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The academic study of religion at Colby focuses upon the origins and historical development of several of the world's major religious traditions with the goal of enabling students to understand and appreciate religious diversity in the modern world. Although Religious Studies is a small department at Colby, we are able to include within our curriculum courses that explore Christianity, Judaism, Hinduism, Sikhism, Confucianism, Taoism, Shinto, Buddhism, and Islam, and thus represent a considerable exposure to complex and varied religious traditions. Often we are able to expand the scope of our inquiry further.
A study of Judaism and Christianity provides students with a deep knowledge of the development of Western culture and its heritage. Similarly, learning about Asian religions is crucial for understanding the culture of India, China, Japan and other Asian countries. We also intend to expose students to a variety of methods in Religious Studies. Thus in our courses students learn to study religions by scrutinizing their literary traditions, archaeological remains, rituals, texts, and their societal influence. The study of religion teaches people to think clearly, critically, and cross-culturally about ways in which human beings continue to understand the world and their role in it.
You can learn more about our faculty, our students, and our courses by accessing course materials and resources for your exploration of the world's religions. The menu at the left will help you navigate our site.
FUNDS AVAILABLE FOR STUDENT RESEARCH AND TRAVEL -- JANUARY 2014!
All Colby students, regardless of major, are invited to apply for research grants on topics related to the study of religion. The Religious Studies department will fund original projects, including collaborative research
Funding: Grants are available to continuing, full-time Colby students. Grants will range from $1,000 - $2,500, with maximum funding allocated to those grants that are either collaborative or for those that require international travel. The number of Grants awarded vary from year to year. Funds may be allocated to cover any legitimate research expenses including, but not limited to: purchase of research materials, travel, food, and lodging expenses associated with datagathering. Students may not qualify for stipends under this program, except for unusual circumstances, which should be specifically documented at the time of the application. The Department hopes to fund two projects from this round of applications for Jan Plan Fellowships; a second round for Summer Fellowships will take place during the spring semester.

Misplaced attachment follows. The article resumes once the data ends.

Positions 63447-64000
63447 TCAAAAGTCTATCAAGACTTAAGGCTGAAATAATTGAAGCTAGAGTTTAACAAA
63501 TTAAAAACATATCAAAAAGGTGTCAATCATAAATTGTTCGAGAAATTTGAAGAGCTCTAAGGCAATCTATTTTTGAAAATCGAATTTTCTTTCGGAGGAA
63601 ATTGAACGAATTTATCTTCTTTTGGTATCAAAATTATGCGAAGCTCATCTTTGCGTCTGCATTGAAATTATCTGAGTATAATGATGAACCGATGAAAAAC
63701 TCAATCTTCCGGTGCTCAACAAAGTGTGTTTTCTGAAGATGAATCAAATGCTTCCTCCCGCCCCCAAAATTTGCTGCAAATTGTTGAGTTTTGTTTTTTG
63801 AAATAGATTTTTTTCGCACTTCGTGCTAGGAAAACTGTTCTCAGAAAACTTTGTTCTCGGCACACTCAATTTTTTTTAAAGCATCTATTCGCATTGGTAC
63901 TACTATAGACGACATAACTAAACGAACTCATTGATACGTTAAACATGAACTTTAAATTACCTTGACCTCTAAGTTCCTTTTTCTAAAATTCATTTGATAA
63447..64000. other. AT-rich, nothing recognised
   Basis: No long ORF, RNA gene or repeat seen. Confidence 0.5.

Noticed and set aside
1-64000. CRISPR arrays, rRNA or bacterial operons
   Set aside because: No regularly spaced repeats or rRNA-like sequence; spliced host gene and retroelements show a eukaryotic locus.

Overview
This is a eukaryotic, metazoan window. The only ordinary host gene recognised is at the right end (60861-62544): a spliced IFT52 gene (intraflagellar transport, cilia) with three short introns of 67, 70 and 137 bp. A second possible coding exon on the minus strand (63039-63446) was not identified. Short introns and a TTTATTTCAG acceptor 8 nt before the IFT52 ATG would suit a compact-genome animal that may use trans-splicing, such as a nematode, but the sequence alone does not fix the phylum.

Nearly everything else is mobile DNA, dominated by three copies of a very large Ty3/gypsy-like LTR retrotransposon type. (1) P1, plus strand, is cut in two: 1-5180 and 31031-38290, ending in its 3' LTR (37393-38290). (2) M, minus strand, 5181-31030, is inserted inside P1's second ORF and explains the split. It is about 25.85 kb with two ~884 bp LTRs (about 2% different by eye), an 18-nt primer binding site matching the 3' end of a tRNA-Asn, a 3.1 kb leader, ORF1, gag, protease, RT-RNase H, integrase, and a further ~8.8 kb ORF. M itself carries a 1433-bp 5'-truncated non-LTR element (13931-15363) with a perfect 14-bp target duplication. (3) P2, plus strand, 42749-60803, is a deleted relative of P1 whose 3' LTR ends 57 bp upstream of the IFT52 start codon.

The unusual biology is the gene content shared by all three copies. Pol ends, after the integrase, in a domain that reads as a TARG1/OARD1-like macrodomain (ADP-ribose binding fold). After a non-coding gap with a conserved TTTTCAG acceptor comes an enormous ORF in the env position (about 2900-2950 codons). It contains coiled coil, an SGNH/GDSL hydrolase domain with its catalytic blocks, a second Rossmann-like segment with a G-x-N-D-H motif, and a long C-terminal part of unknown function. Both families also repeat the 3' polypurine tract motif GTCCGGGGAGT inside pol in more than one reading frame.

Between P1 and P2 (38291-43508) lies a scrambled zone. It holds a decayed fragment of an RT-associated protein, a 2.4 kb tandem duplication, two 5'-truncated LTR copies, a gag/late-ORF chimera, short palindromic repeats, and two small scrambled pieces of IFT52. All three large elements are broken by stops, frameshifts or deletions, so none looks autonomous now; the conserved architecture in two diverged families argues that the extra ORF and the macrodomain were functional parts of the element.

The deadline to apply is October 25 and all applications must be submitted to the Religious Studies Department attention to Professor Carleen Mandolfo.
Marc Zvi Brettler will deliver the annual Campagna-Sennett Lecture in Religious Studies.
"Who is God?" Throughout history people around the world have been willing to sacrifice their lives, and end the lives of others, in the name of the divine. But what does the Hebrew Bible (Old Testament) actually say about what God is like and how the divine operates in the world? Come explore the many faces and facets of God presented in the Hebrew Bible, and how the multiple renderings of God might impact how we view the Bible as a whole.
Marc Zvi Brettler is the Dora Golding Professor of Biblical Studies at Brandeis University.
Wendy Doniger will deliver the 2012 annual Compagna-Sennett lecture in Religious Studies. She is the Mircea Eliade Distinguished Service Professor of the History of Religions, University of Chicago. Doniger is a world famous scholar of comparative religion and Hinduism. One of the most eclectic scholars in the humanities today, Doniger brings into her works Greek myths, the Hebrew Bible, medieval romance, Shakespeare, and Hollywood. She holds two doctorates – from Harvard and Oxford. Doniger has written more than twenty books including Asceticism and Eroticism in the Mythology of Siva; Other People's Myths; The Bedtrick: Tales of Sex and Masquerade; The Rig Veda: An Anthology; and, most recently, The Woman Who Pretended to Be Who She Was. She is a brilliant speaker.
Comic Folktales about Clever Women and Magic Rings
Compagna-Sennett Religious Studies Inaugural Lecture
"Wine, Women, and Death: Love and Piety in Medieval Judeo-Arabic Culture"
"Food and Identity in Judaism, Christianity, and Islam"
Compagna-Sennett Religious Studies Lecture
Compagna-Sennett Jan-Plan Fellowships
Joint project by Desiree Shayer (Government & Middle East Studies) and Jena Hershkowitz (History & Religious Studies)
Simran Jaisingh (Global Studies)
Compagna-Sennett Trip to Yale and Harvard: "Colby students visit ancient Israel"